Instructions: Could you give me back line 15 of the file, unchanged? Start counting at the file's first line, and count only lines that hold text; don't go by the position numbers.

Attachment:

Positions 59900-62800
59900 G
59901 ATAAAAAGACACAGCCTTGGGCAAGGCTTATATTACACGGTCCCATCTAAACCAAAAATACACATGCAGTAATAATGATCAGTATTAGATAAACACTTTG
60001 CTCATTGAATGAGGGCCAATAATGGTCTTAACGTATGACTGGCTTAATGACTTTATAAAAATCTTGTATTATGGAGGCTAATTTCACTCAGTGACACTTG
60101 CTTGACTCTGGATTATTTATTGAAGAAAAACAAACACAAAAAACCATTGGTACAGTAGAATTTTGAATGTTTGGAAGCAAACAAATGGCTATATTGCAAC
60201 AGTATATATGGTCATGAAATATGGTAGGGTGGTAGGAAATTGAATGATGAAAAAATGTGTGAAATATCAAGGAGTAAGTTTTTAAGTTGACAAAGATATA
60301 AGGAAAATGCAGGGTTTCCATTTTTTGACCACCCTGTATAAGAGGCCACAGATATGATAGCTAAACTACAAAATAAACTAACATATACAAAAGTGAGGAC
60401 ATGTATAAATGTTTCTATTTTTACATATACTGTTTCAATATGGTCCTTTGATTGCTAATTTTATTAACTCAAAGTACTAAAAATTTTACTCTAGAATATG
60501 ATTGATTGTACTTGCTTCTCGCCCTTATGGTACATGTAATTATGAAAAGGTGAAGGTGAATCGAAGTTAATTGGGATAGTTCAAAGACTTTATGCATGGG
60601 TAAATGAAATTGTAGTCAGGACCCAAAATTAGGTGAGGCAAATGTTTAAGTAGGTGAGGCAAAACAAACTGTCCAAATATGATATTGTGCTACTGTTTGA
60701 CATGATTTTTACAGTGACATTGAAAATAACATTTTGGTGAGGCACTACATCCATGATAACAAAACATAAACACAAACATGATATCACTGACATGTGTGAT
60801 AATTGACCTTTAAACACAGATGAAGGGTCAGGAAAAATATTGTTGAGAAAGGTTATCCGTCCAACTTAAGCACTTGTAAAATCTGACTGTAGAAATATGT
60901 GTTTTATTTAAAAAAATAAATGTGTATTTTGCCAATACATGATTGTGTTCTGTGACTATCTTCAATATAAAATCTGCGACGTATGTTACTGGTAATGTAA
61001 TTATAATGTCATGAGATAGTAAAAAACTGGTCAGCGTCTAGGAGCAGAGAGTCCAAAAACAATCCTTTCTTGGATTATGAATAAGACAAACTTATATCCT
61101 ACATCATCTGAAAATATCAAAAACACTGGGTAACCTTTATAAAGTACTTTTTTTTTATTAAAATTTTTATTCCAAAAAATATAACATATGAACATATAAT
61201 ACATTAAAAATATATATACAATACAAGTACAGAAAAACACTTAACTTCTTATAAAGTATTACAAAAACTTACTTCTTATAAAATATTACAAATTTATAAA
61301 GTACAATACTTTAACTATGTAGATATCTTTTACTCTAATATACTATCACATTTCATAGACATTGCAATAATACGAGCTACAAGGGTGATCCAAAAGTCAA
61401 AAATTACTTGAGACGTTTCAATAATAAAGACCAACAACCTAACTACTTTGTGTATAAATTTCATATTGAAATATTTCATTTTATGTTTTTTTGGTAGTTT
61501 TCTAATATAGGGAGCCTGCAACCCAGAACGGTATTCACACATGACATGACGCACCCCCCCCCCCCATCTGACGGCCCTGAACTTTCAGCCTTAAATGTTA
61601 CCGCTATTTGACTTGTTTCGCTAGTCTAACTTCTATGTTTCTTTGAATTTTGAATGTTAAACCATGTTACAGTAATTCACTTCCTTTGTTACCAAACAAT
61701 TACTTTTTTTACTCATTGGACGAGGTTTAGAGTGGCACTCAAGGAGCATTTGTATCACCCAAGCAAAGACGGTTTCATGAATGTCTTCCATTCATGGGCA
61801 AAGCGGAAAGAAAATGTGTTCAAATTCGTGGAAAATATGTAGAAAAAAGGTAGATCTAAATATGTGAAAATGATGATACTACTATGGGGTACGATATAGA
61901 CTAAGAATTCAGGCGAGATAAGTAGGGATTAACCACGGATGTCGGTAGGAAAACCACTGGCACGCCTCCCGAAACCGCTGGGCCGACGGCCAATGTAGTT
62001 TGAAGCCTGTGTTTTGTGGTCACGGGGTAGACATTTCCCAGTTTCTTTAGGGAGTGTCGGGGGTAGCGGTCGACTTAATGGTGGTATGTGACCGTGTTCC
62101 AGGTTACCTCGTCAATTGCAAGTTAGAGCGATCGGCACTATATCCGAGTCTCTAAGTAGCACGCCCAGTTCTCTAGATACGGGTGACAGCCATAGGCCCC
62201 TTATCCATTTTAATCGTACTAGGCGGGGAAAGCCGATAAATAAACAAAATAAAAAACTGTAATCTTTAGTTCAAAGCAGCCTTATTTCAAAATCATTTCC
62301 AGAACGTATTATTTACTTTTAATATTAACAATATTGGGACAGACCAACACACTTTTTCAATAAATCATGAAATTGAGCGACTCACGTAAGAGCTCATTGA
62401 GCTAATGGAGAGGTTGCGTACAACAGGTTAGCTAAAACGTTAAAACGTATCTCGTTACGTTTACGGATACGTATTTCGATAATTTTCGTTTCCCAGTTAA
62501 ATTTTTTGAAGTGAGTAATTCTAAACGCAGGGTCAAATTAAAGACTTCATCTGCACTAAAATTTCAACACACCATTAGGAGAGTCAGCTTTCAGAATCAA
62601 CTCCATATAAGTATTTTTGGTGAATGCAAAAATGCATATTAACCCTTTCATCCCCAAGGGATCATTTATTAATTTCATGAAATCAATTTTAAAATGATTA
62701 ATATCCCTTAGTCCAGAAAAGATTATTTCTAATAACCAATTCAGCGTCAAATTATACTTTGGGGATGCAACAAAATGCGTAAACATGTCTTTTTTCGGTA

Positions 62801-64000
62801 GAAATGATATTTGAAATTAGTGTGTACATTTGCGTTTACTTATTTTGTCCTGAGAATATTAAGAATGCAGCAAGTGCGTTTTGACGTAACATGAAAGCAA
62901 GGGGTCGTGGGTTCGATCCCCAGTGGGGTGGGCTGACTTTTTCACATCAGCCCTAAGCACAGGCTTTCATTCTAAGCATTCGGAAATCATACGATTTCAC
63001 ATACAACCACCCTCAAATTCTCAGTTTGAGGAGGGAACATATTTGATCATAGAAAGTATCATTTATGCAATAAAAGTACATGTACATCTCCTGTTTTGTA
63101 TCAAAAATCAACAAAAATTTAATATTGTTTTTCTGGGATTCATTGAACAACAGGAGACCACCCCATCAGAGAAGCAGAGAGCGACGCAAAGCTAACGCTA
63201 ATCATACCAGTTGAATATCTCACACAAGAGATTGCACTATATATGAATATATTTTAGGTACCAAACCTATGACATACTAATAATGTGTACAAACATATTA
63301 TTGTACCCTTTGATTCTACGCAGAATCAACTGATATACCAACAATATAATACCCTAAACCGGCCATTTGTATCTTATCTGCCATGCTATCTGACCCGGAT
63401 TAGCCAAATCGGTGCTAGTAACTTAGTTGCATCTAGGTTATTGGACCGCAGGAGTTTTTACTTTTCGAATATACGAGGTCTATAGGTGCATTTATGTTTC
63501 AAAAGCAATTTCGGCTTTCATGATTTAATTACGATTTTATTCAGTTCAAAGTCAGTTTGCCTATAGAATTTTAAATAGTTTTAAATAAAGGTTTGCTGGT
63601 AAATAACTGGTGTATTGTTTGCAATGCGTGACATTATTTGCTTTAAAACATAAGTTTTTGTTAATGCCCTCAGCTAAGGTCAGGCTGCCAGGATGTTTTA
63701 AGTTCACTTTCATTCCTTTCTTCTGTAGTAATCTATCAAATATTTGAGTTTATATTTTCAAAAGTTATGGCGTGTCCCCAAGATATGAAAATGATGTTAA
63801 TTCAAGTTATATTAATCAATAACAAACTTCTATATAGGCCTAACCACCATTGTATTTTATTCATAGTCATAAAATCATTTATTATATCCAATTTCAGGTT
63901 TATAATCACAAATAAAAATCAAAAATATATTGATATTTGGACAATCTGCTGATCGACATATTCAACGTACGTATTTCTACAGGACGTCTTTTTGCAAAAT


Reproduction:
61101 ACATCATCTGAAAATATCAAAAACACTGGGTAACCTTTATAAAGTACTTTTTTTTTATTAAAATTTTTATTCCAAAAAATATAACATATGAACATATAAT